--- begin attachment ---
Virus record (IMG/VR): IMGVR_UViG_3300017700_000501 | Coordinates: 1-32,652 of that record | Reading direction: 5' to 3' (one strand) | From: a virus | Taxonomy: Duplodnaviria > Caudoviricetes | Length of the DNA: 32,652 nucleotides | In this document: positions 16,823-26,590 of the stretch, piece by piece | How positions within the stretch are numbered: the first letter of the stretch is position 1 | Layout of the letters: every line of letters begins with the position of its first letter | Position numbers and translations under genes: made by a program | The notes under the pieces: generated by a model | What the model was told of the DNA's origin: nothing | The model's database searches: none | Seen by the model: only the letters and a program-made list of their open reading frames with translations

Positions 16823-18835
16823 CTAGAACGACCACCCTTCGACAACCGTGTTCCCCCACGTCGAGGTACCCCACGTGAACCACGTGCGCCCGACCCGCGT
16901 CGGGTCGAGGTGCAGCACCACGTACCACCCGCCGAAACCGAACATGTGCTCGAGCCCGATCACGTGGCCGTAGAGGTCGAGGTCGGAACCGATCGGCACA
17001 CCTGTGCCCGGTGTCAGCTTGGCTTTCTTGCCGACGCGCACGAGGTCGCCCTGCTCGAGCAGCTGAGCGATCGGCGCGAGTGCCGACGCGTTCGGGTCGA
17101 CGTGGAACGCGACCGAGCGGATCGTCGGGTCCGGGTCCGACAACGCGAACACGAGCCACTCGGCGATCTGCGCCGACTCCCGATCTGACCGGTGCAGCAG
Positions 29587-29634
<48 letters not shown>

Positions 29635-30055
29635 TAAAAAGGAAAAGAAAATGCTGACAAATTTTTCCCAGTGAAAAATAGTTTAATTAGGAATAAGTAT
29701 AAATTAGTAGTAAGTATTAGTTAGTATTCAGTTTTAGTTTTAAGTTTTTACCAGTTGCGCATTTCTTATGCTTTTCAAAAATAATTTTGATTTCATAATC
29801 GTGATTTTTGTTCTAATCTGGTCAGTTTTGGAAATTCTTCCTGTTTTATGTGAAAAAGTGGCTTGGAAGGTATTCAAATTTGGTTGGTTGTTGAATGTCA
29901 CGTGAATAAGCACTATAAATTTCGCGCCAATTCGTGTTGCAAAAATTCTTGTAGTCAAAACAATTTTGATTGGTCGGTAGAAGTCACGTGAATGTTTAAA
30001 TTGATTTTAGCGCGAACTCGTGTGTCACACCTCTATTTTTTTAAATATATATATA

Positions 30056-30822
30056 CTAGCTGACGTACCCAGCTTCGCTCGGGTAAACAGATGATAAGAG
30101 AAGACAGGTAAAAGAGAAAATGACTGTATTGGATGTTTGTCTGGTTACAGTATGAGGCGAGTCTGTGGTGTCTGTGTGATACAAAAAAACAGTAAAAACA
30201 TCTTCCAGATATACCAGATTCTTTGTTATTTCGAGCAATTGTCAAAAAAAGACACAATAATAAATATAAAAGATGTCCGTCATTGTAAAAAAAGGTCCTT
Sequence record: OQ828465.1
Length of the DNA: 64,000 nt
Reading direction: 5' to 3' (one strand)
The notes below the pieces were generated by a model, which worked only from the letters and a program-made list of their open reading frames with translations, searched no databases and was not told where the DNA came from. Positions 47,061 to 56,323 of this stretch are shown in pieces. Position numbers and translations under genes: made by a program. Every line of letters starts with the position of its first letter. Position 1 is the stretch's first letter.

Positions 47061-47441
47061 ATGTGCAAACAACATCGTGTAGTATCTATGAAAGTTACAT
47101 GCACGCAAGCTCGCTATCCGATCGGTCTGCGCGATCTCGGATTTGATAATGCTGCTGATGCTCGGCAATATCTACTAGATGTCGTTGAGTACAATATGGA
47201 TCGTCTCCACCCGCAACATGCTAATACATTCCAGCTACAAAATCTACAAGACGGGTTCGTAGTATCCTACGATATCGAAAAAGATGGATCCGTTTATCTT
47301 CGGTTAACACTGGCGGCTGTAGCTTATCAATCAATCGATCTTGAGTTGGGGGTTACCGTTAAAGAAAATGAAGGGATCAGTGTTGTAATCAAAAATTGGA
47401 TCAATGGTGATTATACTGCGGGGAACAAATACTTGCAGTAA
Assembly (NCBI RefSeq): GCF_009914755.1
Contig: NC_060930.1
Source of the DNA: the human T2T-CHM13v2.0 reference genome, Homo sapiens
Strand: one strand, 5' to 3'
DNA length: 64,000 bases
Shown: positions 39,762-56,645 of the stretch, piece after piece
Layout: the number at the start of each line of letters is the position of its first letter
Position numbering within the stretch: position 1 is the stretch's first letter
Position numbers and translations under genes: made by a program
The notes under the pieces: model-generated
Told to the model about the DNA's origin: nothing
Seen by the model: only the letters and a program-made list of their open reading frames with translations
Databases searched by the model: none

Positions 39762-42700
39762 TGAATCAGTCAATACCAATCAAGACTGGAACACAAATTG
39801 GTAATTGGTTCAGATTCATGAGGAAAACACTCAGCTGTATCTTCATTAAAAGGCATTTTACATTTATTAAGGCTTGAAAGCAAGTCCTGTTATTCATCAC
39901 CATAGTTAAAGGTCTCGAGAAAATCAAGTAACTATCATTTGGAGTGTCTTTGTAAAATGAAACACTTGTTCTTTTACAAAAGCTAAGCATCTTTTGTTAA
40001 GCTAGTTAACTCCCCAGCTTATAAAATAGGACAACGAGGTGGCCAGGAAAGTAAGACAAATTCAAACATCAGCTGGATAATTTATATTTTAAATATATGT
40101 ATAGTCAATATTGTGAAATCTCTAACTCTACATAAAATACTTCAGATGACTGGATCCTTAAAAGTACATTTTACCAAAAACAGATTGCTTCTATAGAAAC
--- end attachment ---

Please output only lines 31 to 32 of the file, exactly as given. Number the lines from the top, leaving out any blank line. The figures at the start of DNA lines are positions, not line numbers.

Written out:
Source of the DNA: the human T2T-CHM13v2.0 reference genome, Homo sapiens
Strand: one strand, 5' to 3'